Application: failure to comply with Development Management Order: failure to include access in red line/location plan


Wyatt v Fareham Borough Council and others – [2021] EWHC 1434 (Admin)

On whether the application failed to comply with the Development Management Order and the NPPG by not including the access to the site in the application site boundary (red line plan):

“118.  By Ground 6 it is contended that Fareham did not have power to determine the application because it did not comply with the requirement to give notice to the owner of land which should have been within the red line of the application, contrary to article 7(1) of the Town and Country Planning (Development Management Procedure) (England) Order 2015 [SI 2015 No 595] (“the DMPO”). Put in these terms, this is a straight vires challenge, although there is no evidence that any relevant landowner was not notified by some other means.

  1. Article 7(1) provides as follows:

“7.— General requirements: applications for planning permission including outline planning permission

(1)   Subject to paragraphs (3) to (5), an application for planning permission must—

(a) be made in writing to the local planning authority on a form published by the Secretary of State (or a form to substantially the same effect);

(b) include the particulars specified or referred to in the form;

(c) except where the application is made pursuant to section 73 (determination of applications to develop land without conditions previously attached) or section 73A(2)(c) (planning permission for development already carried out) of the 1990 Act or is an application of a kind referred to in article 20(1)(b) or (c), be accompanied, whether electronically or otherwise, by—

(i) a plan which identifies the land to which the application relates;

(ii) any other plans, drawings and information necessary to describe the development which is the subject of the application;

(iii) except where the application is made by electronic communications or the local planning authority indicate that a lesser number is required, 3 copies of the form; and

(iv) except where they are submitted by electronic communications or the local planning authority indicate that a lesser number is required, 3 copies of any plans, drawings and information accompanying the application.”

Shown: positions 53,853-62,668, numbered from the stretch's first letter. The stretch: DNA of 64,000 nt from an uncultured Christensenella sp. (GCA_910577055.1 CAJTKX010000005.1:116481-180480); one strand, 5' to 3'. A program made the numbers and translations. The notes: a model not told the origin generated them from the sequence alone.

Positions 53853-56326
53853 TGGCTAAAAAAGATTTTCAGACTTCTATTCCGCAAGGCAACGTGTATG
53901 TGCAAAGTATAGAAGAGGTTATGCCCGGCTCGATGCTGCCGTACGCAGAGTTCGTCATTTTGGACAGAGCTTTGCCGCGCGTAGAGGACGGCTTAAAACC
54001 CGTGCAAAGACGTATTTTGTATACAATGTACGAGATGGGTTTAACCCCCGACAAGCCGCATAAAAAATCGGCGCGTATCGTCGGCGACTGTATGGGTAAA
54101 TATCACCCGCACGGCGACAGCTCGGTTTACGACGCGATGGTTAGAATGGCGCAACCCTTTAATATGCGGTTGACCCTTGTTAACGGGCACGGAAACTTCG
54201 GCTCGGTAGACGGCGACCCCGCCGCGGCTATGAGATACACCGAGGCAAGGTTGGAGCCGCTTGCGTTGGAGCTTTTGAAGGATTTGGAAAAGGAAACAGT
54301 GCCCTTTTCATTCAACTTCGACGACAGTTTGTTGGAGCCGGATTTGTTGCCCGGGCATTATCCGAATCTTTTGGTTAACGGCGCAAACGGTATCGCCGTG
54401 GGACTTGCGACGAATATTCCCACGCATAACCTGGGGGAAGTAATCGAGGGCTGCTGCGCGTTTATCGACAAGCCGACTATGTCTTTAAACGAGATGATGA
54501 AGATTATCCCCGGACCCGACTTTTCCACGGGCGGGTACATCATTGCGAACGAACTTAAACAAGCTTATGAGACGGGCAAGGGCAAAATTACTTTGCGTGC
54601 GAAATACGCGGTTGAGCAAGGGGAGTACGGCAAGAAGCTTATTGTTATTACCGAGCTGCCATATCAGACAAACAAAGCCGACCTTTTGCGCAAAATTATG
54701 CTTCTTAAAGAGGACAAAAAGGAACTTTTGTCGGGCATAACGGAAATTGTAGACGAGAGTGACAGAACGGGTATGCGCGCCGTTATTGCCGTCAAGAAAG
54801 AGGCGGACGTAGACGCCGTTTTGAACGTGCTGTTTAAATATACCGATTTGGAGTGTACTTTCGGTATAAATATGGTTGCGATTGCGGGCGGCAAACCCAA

1. Mr Jones pointed to articles 7(1)(c)(i) and (ii): the requirements that applications for outline planning permission be accompanied by a plan identifying the land to which the application relates; and any other plans, drawings and information necessary to describe the development in the application. Reading these requirements alongside the Planning Practice Guidance (“PPG”), Mr Jones submitted that the applicant for outline planning permission ought to have included Brook Avenue in the red line of the location plan.
  2. The relevant part of the PPG provides:

What information should be included on a location plan?

A location plan should be based on an up-to-date map. The scale should typically be 1:1250 or 1:2500, but wherever possible the plan should be scaled to fit onto A4 or A3 size paper. A location plan should identify sufficient roads and/or buildings on land adjoining the application site to ensure that the exact location of the application site is clear.

The application site should be edged clearly with a red line on the location plan. It should include all land necessary to carry out the proposed development (e.g. land required for access to the site from a public highway, visibility splays, landscaping, car parking and open areas around buildings). A blue line should be drawn around any other land owned by the applicant, close to or adjoining the application site.” [emphasis supplied])

  1. There was no dispute that access to the site of the Proposed Development from the public highway (Brook Lane) would be via Brook Avenue, nor that Brook Avenue was not in fact included within the red line area of the location plan. The question for this court is whether the failure to include Brook Avenue within the red line area meant, as Mr Jones submitted, that Fareham did not have vires to determine the application. Some support for Mr Jones’ case is to be found in the relevant passage from the PPG.
  2. On this last matter, I accept the submissions made by Mr Mould as to the status of the PPG. It is a guidance document which is subject to change without forewarning or consultation (see Solo Retail Ltd v Torridge District Council [2019] EWHC 489 (Admin) at para 33). It is not binding; it cannot be determinative of the vires question. When considering a vires challenge such as this, one must, of course, examine the relevant legislative provisions.
  3. Article 7(1)(c)(ii) does not require that “the development which is the subject of the application” is shown in the location plan. It allows for the development to be described in “any other plans, drawings and information necessary”.  The Planning Statement that was submitted with the application explained, in sections 7 and 8, that the site benefits from a right of way over Brook Avenue in order to access Brook Lane. In my judgment, Brook Avenue does not form part of the development which is the subject of the application. But even if it does, by virtue of the fact that Brook Avenue was described in the Planning Statement, being “other…information” accompanying the application, there was no failure to comply with article 7(1)(c)(ii).”



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